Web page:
(JTA) — “Raising pigs in Israel? Couldn’t you play golf like everyone else?”
That’s a quote that doubles well as the concept behind the movie “Holy Lands,” which stars Hollywood veteran James Caan as a relatively secular American Jew turned Israeli pig farmer.
The film, directed by the French filmmaker Amanda Sthers and adapted from her own novel, stars the now 79-year-old Jewish actor as Harry Rosenmerck, a retired cardiologist who chooses the unlikely late-in-life path of raising pigs in Nazareth.
The unconventional retirement plan is soon revealed as a way of running away from his family. His ex-wife (played by Rosanna Arquette) is dying, their gay son (Jonathan Rhys Meyers) writes thinly veiled stage plays about his fraught relationship with his dad and his daughter (Israeli actress Efrat Dor) is aimless in life, even as she reaches her early 30s.
While attempting to navigate those family dynamics from across the ocean, Harry unsurprisingly runs into several obstacles. Religious factions, including Muslim and Eastern Orthodox groups, object to the pig farm – pork, of course, is forbidden in Jewish and Muslim law. He later butts heads with a local rabbi (English actor Tom Hollander), although they eventually form something of an odd couple.
Meanwhile, back in New York, Arquette’s character, also Jewish, copes with her devastating health news while also enjoying an affair with her doctor.
“I love the idea of the family, even though they’re a fractured family,” Arquette, who is Jewish, told the Jewish Telegraphic Agency.
While Caan’s part of the film was shot on location in Israel, Arquette filmed her scenes in Belgium, which stood in for Manhattan. However, the 59-year-old actress happened to visit Israel at about the time the movie was being filmed to celebrate her husband’s birthday.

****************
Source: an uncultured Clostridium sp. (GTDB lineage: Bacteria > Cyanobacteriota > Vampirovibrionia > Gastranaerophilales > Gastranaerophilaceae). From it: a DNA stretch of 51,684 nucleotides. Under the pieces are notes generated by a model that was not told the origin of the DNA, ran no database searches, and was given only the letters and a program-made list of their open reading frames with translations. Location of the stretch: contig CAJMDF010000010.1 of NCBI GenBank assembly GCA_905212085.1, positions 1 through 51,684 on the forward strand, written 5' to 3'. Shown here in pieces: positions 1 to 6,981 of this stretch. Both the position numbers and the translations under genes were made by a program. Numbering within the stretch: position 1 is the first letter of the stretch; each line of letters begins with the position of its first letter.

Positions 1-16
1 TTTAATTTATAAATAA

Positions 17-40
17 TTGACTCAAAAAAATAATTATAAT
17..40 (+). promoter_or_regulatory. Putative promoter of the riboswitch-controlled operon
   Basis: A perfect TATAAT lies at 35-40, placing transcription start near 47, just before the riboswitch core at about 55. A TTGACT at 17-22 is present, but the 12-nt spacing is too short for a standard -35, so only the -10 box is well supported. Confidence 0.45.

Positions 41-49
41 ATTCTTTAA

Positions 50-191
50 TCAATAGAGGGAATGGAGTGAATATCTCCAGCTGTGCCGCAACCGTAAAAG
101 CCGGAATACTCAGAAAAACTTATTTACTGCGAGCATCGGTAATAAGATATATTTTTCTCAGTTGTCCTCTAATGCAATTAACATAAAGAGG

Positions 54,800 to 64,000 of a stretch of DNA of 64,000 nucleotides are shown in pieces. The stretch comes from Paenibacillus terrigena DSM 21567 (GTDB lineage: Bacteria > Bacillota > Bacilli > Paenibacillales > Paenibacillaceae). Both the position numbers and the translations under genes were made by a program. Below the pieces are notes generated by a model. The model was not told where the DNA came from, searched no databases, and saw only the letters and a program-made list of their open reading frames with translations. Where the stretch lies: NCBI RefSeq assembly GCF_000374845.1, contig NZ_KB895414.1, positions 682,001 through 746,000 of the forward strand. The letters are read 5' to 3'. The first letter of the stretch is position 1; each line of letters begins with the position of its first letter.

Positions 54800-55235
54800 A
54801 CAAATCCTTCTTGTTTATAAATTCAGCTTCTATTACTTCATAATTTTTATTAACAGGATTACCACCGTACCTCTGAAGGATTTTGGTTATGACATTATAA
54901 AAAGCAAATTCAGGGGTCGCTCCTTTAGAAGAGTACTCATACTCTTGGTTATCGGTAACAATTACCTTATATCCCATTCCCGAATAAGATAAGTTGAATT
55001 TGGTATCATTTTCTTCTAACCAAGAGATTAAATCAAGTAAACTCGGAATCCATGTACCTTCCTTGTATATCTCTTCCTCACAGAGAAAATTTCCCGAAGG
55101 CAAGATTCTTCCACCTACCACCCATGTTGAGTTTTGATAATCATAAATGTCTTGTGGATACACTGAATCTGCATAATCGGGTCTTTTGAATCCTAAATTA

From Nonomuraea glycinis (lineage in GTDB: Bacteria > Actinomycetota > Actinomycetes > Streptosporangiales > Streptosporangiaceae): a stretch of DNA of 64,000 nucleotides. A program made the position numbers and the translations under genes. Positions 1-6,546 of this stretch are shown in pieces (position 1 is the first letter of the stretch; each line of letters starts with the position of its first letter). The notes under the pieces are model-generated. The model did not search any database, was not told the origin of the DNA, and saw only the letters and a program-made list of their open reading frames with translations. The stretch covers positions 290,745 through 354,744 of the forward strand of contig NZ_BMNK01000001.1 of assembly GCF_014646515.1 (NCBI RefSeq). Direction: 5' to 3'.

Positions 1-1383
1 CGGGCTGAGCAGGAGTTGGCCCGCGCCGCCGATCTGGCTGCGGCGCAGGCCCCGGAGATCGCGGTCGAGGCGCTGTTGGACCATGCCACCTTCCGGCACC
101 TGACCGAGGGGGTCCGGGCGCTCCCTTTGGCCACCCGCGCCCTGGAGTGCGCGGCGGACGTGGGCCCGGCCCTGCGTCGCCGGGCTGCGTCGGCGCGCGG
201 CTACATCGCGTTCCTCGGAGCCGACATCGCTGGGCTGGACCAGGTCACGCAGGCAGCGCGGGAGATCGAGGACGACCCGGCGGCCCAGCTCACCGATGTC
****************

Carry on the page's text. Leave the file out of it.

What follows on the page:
Arquette visited the Dead Sea and had what she described as “an incredible night” at Masada, and she also paid what she called a meaningful visit to Bustan Yafa, a bilingual kindergarten that she described as “a beautiful school in Jaffa run by a Muslim man and Jewish woman,” Ihab and Ora Balha.
Among the many Jews in Hollywood, Arquette has a Jewish identity that is especially unique. Her late mother, known as Mardi, was raised Jewish. Her father, Lewis Arquette, was a French-Canadian, and both parents converted to Islam when the actress was a child, leaving the kids to be raised “in all religions.” However, Mardi decided near her death that she wanted to be buried as a Jew.
Arquette identifies as Jewish and her husband, investment counselor Todd Morgan, is Jewish as well. As for her various famous siblings — including the actors Patricia, David and the late Alexis — Arquette said they don’t particularly put labels on their religious identities.
“I think everybody just values and honors the way we were raised,” she said.
Caan’s most famous screen role may have been that of the Italian-American Sonny Corleone in “The Godfather,” but he’s a certified member of the tribe. He even said in a 1998 interview that on multiple occasions over the years he’s had to turn down offers of Italian-American of the Year awards by telling organizations “you don’t understand, I’m a German Jew.”
“We can get a kick out of each other, even though we come from different sides politically,” the liberal Arquette said of the conservative Caan.
Arquette has often been outspoken about political matters, and her Twitter feed is usually filled with sentiments critical of President Donald Trump. She also criticized the organizers of the national Women’s March last year for anti-Semitic sentiments.
Additionally, Arquette was among the first actresses to come forward about Harvey Weinstein’s sexual misconduct, telling The New Yorker in 2017 that she rejected the mogul’s advances in the early 1990s. She said Weinstein subsequently retaliated in a way that she believes hurt her career.
Efrat Doer was born in Omer, in southern Israel, although she plays an American in “Holy Lands.” Even Tom Hollander, the film’s rabbi, had a father who was a Czech Jew, although he later converted and was raised Catholic.
The best parts of the film, as many critics have echoed, come when Caan chats with one of his many pigs. Why pigs exactly?
Sthers told NPR in January that they serve as a kind of “provocation to God.”